Peat is an accumulation of partially decomposed plant debris in a water-saturated, anaerobic environment, that is, a peat bog. The unique properties of peat make it useful in agriculture where it is used to assist aeration and water retention in soils, as a potting mix ingredient, as a fertiliser carrier, in mushroom beds and earthworm culture, and in seed inoculating and flower packing.
The high porosity, good absorption and ion-exchange capacity of peat make it a natural filtering and cleaning material. Its uses include industrial and domestic waste treatment, cleaning up oil spills, and filtering sewage.
There are many peat deposits in Victoria, for example, in Western Port, South Gippsland, Western District Plains and the Eastern Highlands. Peat in Victoria is used mainly as a soil conditioner. The most recently developed deposit is at Swan Marsh near Colac in the Western District Plains.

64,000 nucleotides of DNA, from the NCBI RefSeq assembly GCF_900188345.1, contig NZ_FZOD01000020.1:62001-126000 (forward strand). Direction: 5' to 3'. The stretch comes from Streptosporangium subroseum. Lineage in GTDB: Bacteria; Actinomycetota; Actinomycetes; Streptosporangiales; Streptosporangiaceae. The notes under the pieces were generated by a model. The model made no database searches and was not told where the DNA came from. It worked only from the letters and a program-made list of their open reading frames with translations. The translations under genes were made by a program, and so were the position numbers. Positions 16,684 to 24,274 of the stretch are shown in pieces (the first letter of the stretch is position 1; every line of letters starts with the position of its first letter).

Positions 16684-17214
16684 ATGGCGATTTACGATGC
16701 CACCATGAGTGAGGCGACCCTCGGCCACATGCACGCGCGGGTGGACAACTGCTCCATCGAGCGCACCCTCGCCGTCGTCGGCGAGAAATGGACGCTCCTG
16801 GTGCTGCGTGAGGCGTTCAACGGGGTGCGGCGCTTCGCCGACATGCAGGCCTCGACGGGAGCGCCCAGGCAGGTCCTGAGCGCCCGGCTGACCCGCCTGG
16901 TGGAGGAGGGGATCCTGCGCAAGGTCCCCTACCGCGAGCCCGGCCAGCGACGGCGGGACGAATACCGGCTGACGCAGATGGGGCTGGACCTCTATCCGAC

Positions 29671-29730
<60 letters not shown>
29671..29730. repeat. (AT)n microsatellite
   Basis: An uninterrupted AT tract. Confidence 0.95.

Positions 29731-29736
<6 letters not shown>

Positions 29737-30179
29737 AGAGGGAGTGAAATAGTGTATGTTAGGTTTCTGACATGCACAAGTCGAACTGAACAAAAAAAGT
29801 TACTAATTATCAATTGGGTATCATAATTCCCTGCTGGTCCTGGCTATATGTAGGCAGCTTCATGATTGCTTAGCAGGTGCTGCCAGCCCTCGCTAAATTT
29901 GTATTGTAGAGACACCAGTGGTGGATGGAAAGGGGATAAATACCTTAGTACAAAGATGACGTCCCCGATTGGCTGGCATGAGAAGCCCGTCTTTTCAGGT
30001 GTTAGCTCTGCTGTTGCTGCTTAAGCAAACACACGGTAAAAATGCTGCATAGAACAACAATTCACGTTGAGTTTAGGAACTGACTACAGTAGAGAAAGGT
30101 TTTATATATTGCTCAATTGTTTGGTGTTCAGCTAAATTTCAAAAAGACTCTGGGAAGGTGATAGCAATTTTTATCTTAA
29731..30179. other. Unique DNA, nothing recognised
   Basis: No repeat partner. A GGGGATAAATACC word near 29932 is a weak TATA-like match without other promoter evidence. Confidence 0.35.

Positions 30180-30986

The existence of many peat deposits in the state, sedge peat in particular, and strong markets in the horticultural and agricultural industries, suggest prospects are good for new peat-producing operations in Victoria.
- Industrial minerals and rocks of Victoria - Geological Survey of Victoria Report 102
- Geology of Victoria - Geological Society of Australia
To create your own maps online and in real time, plan exploration activities by viewing land status or download GIS data to add to your own maps, visit GeoVic.
Page last updated: 13 May 2019